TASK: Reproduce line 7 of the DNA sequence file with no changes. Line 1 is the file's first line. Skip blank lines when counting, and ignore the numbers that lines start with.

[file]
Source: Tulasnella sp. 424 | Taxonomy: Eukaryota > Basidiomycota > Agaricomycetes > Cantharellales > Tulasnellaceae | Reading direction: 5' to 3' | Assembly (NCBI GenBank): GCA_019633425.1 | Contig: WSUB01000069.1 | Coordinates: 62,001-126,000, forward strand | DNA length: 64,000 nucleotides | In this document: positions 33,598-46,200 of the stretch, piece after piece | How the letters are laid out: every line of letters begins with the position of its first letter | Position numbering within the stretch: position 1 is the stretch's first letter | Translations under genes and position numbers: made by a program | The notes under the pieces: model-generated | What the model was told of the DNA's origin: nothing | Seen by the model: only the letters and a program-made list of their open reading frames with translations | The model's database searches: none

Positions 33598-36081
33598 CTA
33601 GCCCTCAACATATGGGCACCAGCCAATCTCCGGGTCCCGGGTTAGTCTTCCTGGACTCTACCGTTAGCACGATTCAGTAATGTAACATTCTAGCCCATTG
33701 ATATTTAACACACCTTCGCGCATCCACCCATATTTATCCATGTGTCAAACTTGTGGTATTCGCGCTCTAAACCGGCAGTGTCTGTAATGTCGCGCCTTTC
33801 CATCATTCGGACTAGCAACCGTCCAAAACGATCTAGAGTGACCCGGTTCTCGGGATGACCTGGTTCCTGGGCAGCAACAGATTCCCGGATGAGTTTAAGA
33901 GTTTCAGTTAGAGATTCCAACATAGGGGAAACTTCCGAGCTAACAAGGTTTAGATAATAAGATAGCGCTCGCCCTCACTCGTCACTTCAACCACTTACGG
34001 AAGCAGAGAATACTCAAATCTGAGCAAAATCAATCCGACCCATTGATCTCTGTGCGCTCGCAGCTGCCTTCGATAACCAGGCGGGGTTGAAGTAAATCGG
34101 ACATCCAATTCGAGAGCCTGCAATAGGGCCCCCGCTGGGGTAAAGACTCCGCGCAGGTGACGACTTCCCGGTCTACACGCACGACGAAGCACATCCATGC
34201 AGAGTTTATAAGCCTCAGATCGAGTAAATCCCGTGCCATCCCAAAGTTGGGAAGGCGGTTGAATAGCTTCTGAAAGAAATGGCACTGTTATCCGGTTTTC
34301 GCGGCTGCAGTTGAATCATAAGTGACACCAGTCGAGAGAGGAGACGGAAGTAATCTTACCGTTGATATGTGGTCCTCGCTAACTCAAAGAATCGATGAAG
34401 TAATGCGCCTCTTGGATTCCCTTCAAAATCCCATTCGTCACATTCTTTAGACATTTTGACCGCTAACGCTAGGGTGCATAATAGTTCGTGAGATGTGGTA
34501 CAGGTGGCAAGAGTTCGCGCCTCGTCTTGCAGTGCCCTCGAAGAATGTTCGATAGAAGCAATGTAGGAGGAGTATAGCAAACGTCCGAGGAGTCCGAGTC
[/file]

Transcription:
33901 GTTTCAGTTAGAGATTCCAACATAGGGGAAACTTCCGAGCTAACAAGGTTTAGATAATAAGATAGCGCTCGCCCTCACTCGTCACTTCAACCACTTACGG